So I took a brief look at Nokia (NYSE: NOK) which attempted to compete in the high end market but obviously lost. However, there should still be a space for them in the market – just not at the insanely huge margins that companies like Apple get on every iPhone. It is not like the winner-take-all market of operating systems back in the 90’s – although the application market does drive some component of sales, ultimately if the device has a web browser and is compatible with the local telecom company’s wireless infrastructure it will sell. The question is at what price.

Strictly looking at the numbers, paying a $4 billion enterprise value for a company still making $44 billion in sales seems like a relatively decent margin of error cushion. An additional factor is that the analysts still project Nokia to be losing money this year and barely making anything in the next year. Ideally you’d want to see both of those projections to be even less rosy.

This is why I wouldn’t invest in RIMM at the moment – expectations have not been hammered down enough, although they are getting to the point where your margin of error is somewhat compelling relative to sales and what you are paying.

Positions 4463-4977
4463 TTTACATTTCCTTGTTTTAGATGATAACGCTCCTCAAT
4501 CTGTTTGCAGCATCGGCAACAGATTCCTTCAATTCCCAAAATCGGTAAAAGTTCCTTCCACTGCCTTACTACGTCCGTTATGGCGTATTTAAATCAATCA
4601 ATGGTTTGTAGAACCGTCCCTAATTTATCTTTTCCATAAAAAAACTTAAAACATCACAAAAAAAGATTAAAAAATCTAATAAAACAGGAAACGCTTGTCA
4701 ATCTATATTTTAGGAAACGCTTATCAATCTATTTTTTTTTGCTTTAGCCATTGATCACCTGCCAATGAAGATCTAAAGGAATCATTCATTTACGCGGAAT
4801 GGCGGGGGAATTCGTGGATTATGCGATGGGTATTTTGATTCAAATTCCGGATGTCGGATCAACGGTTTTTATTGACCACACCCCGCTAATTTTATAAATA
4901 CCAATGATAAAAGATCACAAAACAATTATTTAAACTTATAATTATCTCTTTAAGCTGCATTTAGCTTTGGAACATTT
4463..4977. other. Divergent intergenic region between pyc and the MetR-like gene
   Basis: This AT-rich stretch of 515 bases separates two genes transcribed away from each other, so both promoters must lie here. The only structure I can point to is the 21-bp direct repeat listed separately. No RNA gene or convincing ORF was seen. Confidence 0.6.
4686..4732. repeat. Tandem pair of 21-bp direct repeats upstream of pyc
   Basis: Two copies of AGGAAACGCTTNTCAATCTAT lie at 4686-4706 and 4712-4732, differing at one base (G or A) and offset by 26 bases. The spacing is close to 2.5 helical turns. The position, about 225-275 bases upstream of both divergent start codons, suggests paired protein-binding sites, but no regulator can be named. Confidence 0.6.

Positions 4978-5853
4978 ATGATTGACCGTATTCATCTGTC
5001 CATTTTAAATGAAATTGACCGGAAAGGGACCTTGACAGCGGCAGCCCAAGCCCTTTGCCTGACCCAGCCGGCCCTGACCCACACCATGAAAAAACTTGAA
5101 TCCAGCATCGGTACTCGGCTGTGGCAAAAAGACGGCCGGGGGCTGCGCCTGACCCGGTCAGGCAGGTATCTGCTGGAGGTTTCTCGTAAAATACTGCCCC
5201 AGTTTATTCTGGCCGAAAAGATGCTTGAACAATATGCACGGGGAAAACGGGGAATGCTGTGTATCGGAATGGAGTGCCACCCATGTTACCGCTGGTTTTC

Disclosure: No positions in either company.

Nokia valuation

I have read some posts by people out there that believe that Nokia is a value play and is worth purchasing. It is trading at a price that is lower than it has been in a decade ($8.36/share presently; as late as 2007 it was $40/share). I’ve briefly looked at Nokia and, financially speaking, while they have a decent balance sheet and some positive net income, their profitability is sliding down and this represents why the market has discounted the stock.